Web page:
Results of casting studies are reviewed so as to define the viscosity criteria insuring the fabrication of defect-free grains. The rheology of uncured propellants is analyzed showing that a realistic assessment of a propellant's flow properties must include measurement of viscosity as a function of shear stress and time after curing agent. Methods for measuring propellant viscosity are discussed, with particular attention given to the Haake-Rotovisko rotational viscometer. The effects of propellant compositional and processing variables on apparent viscosity are examined, as are results relating rheological behavior to grain defect formation during casting.

  14. Blood rheology in vitro and in vivo.

    PubMed

    Lowe, G D

    1987-09-01

    Blood rheology tests are traditionally used for detection of organic disease and for monitoring disease activity. More recently they have been used for prediction of blood flow in vivo, not only in overt hyperviscosity syndromes but also in the covert hyperviscosity of low-flow states. The traditional ESR test result increases with red cell aggregation induced by increases in large, asymmetrical plasma globulins. However, small increases in haematocrit and large increases in plasma viscosity each decrease the ESR, reducing both its diagnostic utility and its ability to predict blood flow in vivo. The ESR should be corrected to a standard haematocrit, or else replaced by the ZSR or plasma viscosity, which are more rapid, simple, sensitive and independent of haematocrit. For prediction of blood flow in vivo, these tests can be supplemented by measurement of whole-blood viscosity, which can be performed simply and cheaply in capillary viscometers at high shear rates. Whole-blood viscosity is determined by plasma viscosity, haematocrit and red cell deformability at high shear rates. Its measurement is useful in overt hyperviscosity syndromes, particularly in estimating the effect of red cell transfusion in anaemic patients with plasma hyperviscosity, hyperleukocytic leukaemias or sickling disorders. Blood viscosity should be related to the haematocrit or haemoglobin concentration in order to estimate oxygen delivery to tissues. Changes in blood viscosity can be compensated readily in the normal circulation but not in the compromised, low-flow circulation. In these circumstances, systemic increases in plasma viscosity, haematocrit, whole-blood viscosity, red cell aggregation and in the numbers of circulating rigid red or white blood cells can perpetuate low-flow states and ischaemia. Red cell deformability in narrow vessels is best measured by micropore filtration systems, in which the effect of white cells has been eliminated. Red cell deformability is reduced by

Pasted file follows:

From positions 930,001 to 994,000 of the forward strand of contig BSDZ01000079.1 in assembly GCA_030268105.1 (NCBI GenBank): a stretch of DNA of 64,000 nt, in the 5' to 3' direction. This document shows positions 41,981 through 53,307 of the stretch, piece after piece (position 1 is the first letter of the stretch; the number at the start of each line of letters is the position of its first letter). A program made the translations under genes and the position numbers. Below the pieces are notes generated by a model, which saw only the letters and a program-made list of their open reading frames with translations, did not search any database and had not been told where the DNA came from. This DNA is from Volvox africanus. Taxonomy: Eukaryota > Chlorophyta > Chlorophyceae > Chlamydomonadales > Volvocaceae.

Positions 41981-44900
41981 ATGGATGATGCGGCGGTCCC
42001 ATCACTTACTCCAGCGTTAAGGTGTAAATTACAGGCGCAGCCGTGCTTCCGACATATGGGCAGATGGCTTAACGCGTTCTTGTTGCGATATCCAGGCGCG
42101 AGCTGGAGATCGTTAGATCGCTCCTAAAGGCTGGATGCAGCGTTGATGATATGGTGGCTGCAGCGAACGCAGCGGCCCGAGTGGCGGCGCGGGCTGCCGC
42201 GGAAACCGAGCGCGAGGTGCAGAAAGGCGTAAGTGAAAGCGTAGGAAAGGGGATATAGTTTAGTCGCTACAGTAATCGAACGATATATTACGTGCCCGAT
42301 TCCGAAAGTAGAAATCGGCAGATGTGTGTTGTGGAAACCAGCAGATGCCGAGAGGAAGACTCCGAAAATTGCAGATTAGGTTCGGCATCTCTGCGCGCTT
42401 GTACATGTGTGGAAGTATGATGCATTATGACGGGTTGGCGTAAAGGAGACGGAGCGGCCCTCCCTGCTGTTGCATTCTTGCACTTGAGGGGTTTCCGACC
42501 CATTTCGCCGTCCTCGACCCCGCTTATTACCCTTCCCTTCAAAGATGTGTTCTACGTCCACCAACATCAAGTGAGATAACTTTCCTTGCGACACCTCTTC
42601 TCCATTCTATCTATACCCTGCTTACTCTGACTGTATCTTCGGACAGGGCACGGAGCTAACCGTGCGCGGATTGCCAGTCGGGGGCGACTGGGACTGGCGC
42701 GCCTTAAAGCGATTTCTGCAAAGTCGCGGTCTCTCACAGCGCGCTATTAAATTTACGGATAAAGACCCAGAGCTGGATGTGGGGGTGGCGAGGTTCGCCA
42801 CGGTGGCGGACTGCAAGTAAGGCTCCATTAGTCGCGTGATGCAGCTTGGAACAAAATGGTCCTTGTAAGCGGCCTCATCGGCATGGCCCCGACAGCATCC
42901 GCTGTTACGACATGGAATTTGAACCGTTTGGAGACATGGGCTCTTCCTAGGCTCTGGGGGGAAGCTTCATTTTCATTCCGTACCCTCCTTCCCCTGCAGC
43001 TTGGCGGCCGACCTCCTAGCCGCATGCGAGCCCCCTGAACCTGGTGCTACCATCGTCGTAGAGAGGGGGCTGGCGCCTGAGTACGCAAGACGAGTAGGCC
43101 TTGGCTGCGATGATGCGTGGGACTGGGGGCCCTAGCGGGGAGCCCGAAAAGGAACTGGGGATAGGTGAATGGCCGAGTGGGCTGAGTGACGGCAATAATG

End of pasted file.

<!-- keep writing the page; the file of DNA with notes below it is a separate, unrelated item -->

15. Gas slug ascent through rheologically stratified conduits

    NASA Astrophysics Data System (ADS)

    Capponi, Antonio; James, Mike R.; Lane, Steve J.

    2016-04-01

    Textural and petrological evidence has indicated the presence of viscous, degassed magma layers at the top of the conduit at Stromboli. This layer acts as a plug through which gas slugs burst and it is thought to have a role in controlling the eruptive dynamics. Here, we present the results of laboratory experiments which detail the range of slug flow configurations that can develop in a rheologically stratified conduit. A gas slug can burst (1) after being fully accommodated within the plug volume, (2) whilst its base is still in the underlying low-viscosity liquid or (3) within a low-viscosity layer dynamically emplaced above the plug during the slug ascent. We illustrate the relevance of the same flow configurations at volcanic-scale through a new experimentally-validated 1D model and 3D computational fluid dynamic simulations. Applied to Stromboli, our results show that gas volume, plug thickness, plug viscosity and conduit radius control the transition between each configuration; in contrast, the configuration distribution seems insensitive to the viscosity of magma beneath the plug, which acts mainly to deliver the slug into the plug. Each identified flow configuration encompasses a variety of processes including dynamic narrowing and widening of the conduit, generation of instabilities along the falling liquid film, transient blockages of the slug path and slug break-up. All these complexities, in turn, lead to variations in the slug overpressure, mirrored by changes in infrasonic signatures which are also associated to different eruptive styles. Acoustic amplitudes are strongly dependent on the flow configuration in which the slugs burst, with both acoustic peak amplitudes and waveform shapes reflecting different burst dynamics. When compared to infrasonic signals from Stromboli, the similarity between real signals and laboratory waveforms suggests that the burst of a slug through a plug may represent a viable first-order mechanism for the generation of

  16. Introducing Students to Rheological Classification of Foods, Cosmetics, and Pharmaceutical Excipients Using Common Viscous Materials

    ERIC Educational Resources Information Center

    Faustino, Ce´lia; Bettencourt, Ana F.; Alfaia, Anto´nio; Pinheiro, Lídia

    2015-01-01

    Rheological measurements are very important tools for the characterization of the flow and deformation of a material, as well as for optimization of the rheological parameters. The application and acceptance of pharmaceutical formulations, cosmetics, and foodstuffs depends upon their rheological characteristics, such as texture, consistency, or…

  17. Triamcinolone Acetonide Oromucoadhesive Paste for Treatment of Aphthous Stomatitis

    PubMed Central

    Hamishehkar, Hamed; Nokhodchi, Ali; Ghanbarzadeh, Saeed; Kouhsoltani, Maryam

    2015-01-01